Academic journal article Journal of Psychosocial Research

Effect of Maternal Depression on Adolescents Self-Esteem and Academic Achievement

Academic journal article Journal of Psychosocial Research

Effect of Maternal Depression on Adolescents Self-Esteem and Academic Achievement

Article excerpt


Maternal depression is a multifaceted illness that has varying consequences for a women's mental health, her functioning as a mother, the family's functioning, and for her child's development. Children of depressed mothers can suffer lasting harm to their emotional, behavioral, and cognitive development. Adolescence is a transitional stage of physical and psychological development. It is a period of multiple transitions involving education, training, employment and unemployment, as well as transitions from one living circumstance to another. Adolescence typically describes the years between ages 13 and 19 and can be considered the transitional stage from childhood to adulthood.

Self-esteem is considered as an important part of success. It is a judgment of oneself as well as an attitude toward the self. Self-esteem encompasses beliefs about oneself, (for example, "I am competent", "I am worthy"), as well as emotional states, such as triumph, despair, pride, and shame (Hewitt & John, 2009). In the mid-1960s, sociologist Morris Rosenberg defined self-esteem as a feeling of self-worth and developed the Rosenberg self-esteem scale (RSES), which became the most-widely used scale to measure self-esteem in the social sciences. The need for self-esteem plays an important role in psychologist Abraham Maslow's hierarchy of needs, which depicts self-esteem as one of the basic human motivations.

Academic achievement or (academic) performance is the extent to which a student, teacher or institution has achieved their short or long-term educational goals. Academic achievement in adolescence is a key determinant of future educational and occupational success. It is generally accepted that the quality of family interactions has important associations with children's and adolescents' academic motivation and achievement, and with young adults' eventual educational and occupational attainments.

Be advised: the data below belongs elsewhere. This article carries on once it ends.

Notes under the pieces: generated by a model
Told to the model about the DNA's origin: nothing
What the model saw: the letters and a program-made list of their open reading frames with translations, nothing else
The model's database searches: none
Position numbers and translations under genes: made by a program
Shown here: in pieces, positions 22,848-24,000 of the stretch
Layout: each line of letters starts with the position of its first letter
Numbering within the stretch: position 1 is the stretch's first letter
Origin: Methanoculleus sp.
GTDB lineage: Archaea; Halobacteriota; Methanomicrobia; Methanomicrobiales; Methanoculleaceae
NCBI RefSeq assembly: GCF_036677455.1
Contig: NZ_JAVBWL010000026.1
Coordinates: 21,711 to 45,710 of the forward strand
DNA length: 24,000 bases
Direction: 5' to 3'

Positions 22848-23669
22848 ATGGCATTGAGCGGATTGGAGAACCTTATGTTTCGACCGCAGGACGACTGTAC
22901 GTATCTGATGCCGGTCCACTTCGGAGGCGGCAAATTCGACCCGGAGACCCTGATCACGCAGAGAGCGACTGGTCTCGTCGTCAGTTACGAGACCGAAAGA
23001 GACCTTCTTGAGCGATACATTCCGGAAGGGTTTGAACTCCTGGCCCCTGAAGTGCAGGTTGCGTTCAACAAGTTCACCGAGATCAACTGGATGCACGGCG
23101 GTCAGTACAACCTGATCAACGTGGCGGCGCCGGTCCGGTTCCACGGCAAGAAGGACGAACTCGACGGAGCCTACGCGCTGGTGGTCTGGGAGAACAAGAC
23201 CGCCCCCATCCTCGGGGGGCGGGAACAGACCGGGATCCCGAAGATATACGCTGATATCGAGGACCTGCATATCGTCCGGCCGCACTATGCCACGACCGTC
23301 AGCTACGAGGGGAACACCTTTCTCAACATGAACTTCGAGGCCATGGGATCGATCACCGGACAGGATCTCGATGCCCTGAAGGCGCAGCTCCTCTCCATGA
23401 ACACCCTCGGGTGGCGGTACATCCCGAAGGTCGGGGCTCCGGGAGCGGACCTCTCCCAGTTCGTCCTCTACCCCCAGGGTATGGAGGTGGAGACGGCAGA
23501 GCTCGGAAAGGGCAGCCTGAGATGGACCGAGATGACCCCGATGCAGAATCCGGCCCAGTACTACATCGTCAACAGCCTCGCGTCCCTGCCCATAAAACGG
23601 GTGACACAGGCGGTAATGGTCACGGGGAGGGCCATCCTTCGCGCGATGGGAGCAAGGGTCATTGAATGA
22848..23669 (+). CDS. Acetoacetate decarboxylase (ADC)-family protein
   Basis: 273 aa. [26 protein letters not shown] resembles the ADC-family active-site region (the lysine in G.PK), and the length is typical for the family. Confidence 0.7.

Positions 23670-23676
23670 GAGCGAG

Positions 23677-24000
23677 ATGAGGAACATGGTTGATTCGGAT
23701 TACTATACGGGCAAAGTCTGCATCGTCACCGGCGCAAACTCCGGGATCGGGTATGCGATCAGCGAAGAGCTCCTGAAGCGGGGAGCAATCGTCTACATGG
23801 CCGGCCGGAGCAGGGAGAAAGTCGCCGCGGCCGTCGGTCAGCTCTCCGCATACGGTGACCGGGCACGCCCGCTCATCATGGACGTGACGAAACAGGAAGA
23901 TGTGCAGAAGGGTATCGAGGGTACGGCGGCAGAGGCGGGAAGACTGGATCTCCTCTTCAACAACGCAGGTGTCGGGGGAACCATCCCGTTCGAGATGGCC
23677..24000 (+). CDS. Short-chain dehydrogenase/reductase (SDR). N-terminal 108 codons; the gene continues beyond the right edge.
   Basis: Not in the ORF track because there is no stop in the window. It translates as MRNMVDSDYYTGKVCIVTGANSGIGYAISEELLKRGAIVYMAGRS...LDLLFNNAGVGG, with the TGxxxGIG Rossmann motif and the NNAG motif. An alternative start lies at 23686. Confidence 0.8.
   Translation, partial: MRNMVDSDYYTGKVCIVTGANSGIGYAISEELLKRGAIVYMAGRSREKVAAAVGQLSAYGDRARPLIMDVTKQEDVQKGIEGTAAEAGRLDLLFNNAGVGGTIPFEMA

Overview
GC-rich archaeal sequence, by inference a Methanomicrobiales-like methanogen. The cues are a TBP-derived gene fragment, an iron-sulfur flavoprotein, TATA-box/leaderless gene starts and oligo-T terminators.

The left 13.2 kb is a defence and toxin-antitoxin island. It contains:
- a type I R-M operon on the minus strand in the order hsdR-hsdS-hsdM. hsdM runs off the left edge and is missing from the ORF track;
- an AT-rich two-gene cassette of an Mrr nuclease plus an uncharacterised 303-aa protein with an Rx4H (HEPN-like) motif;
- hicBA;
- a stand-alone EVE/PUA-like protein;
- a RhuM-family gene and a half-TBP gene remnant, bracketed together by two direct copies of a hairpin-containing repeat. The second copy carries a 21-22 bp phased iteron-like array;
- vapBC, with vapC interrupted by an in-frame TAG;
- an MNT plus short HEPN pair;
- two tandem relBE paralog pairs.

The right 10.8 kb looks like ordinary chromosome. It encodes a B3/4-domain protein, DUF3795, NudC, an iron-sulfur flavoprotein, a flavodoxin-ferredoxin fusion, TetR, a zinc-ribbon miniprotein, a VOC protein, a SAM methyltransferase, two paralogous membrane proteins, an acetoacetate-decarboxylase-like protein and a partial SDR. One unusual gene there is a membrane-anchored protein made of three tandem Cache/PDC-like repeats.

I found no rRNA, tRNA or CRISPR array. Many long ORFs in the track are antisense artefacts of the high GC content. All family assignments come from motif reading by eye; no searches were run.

Research in developing countries suggests that poor maternal mental health, in particular maternal depression, may be a risk factor for poor growth in young children (Rahman, Patel, Maselko, & Kirkwood, 2008). Two cross-sectional studies showed that adolescents with a depressed parent suffered from psychosocial maladjustment (Klein, Depue, & Slater, 1985) and experienced a significantly higher rate of affective disorder than adolescents of nonaffective psychiatric control parents (Lewinsohn, Hops, Roberts, Seeley, & Andrews, 1993).

Postpartum depression has been associated with a range of problems in infants' and young children's development. Associated outcomes include negative infant temperament, insecure attachment, cognitive and language development difficulties, lower self-esteem and other cognitive vulnerabilities to depression in five year olds, and poorer peer relations in early childhood. Maternal depression is considered a risk factor for the social-emotional and cognitive development of children (Cummings & Davies, 1994). Depressed mothers are less likely to offer contingent stimulation to their infants, and this disrupts their performance on nonsocial learning tasks (Dunham, Dunham, Hurshman, & Alexander, 1989).

In the early years of a child's life, parents have a significant influence on selfesteem and can be considered a main source of positive and negative experiences a child will have (Raboteg-Saric & Sakic, 2014). Unconditional love from parents helps a child develop a stable sense of being cared for and respected. These feelings translate into later effects on self-esteem as the child grows older (Olsen, Breckler, & Wiggins, 2008). Interestingly, numerous researchers have demonstrated that the best way to improve student achievement is to increase their self-esteem (Rubie, Townsend and Moore, 2004). Research has also documented that high self- esteem plays an important role in academic achievement, social and personal responsibility (Redenbach, 1991).

Rationale of the Study

Parenting is a very difficult and stressful job and though fathers make a significant contribution in parenting, mothers have the key responsibilities in caring for her children. …

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